18  General Politics / Political Geography & Demographics / Re: Local vs regional road connections on: February 06, 2016, 03:32:35 pm
Thanks.

I'll be on the lookout for a situation that takes undue advantage of a surrounded fragment. In the meantime think about the situation where a township has two sizable fragments of roughly equal population, one of which is wholly surrounded by a city but the other sits on the perimeter of the same city. Those two parts both get their services from the same unit of government, the township, and form a clear community of interest based on that township. Shouldn't there be an incentive to keep the two parts in the same district?

In lieu of keeping the subunit that surrounds the surrounded fragment whole? I don't think so. On the other hand, I do see, that if the choice after keeping the subunit whole which surrounds the fragment, is between taking in the remaining fragment, or some other subunit, there should be an incentive to add the balance of the fragmented subunit. So just thinking off the top of my head, maybe we say that the fragment that is not surrounded is deemed to have no node if all fragments are within one CD or something, so one can avoid a road cut by taking it in as opposed to some other subunit. Putting aside the mechanics of getting there, that to me is the common sense result. Agreed?

I will think about the plausibility of the mechanics. I don't want to get too far away from the basic definition of the node as a specific geographic point defined by the government in question.

While you were writing this I added to my quoted post that you may or may not have seen.
19  General Politics / Political Geography & Demographics / Re: Local vs regional road connections on: February 06, 2016, 03:07:21 pm
Thanks.

I'll be on the lookout for a situation that takes undue advantage of a surrounded fragment. In the meantime think about the situation where a township has two sizable fragments of roughly equal population, one of which is wholly surrounded by a city but the other sits on the perimeter of the same city. Those two parts both get their services from the same unit of government, the township, and form a clear community of interest based on that township. Shouldn't there be an incentive to keep the two parts in the same district? Compare that to the case where the same two fragments aren't fully surrounded and there is an incentive to keep them whole.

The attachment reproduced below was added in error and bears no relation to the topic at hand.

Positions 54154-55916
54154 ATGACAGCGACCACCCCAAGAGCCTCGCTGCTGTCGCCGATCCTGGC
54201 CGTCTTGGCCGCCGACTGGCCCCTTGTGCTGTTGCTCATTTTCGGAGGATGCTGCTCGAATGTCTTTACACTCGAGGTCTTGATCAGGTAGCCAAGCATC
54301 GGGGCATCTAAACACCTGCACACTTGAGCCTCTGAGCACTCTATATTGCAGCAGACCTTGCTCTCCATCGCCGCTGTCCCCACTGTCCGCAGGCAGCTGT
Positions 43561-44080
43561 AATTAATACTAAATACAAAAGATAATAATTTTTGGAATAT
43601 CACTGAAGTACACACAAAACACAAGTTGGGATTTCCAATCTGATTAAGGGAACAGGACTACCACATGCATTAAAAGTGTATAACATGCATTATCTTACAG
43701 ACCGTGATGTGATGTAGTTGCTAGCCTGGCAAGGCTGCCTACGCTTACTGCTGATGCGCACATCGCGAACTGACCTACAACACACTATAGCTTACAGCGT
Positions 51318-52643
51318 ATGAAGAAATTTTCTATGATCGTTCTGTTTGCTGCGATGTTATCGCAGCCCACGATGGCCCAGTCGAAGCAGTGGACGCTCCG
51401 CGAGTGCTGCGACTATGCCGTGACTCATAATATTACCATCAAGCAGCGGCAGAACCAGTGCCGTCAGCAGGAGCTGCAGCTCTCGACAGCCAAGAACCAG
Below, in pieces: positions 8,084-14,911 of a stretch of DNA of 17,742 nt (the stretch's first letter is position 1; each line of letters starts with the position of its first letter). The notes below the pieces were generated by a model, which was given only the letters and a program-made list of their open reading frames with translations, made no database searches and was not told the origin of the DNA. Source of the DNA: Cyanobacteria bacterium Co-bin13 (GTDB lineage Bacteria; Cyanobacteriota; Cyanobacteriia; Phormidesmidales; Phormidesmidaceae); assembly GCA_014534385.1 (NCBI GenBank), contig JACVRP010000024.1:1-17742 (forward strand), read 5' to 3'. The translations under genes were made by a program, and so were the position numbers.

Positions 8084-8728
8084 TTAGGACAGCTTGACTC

If there is no connecting path from the node of a geographic unit to the node of any other unit, or fragment thereof, then a connection exists from that geographic unit to each contiguous unit, or fragment thereof, if there is a local connection to any part of the such contiguous unit.

This would provide for connecting links from Meyers Lake to both Canton and Plain twps, and either could be cut, regardless of the status of chops in either township.

I interlineated to make this text clearer to me, assuming that was your intent. I made an inference as to what your intent was, and if I am correct in my inferences, I am in agreement, subject to my friendly amendments.

I indicated the one change I would make to your friendly amendment. The Meyers Lake situation arises because there is no path to the subunit node, not the lack of a path to the imputed node of a fragment.
20  Forum Community / Off-topic Board / Re: Favorite U.S. State Tournament Round 9 on: February 06, 2016, 12:50:19 pm
All four states are known for winter sports, but one is unique in that it doesn't feature mountains. In honor of the last weekend of the St Paul Winter Carnival I'm voting MN.

21  General Politics / Political Geography & Demographics / Re: NC: CDs 1 & 12 struck down on: February 06, 2016, 09:38:47 am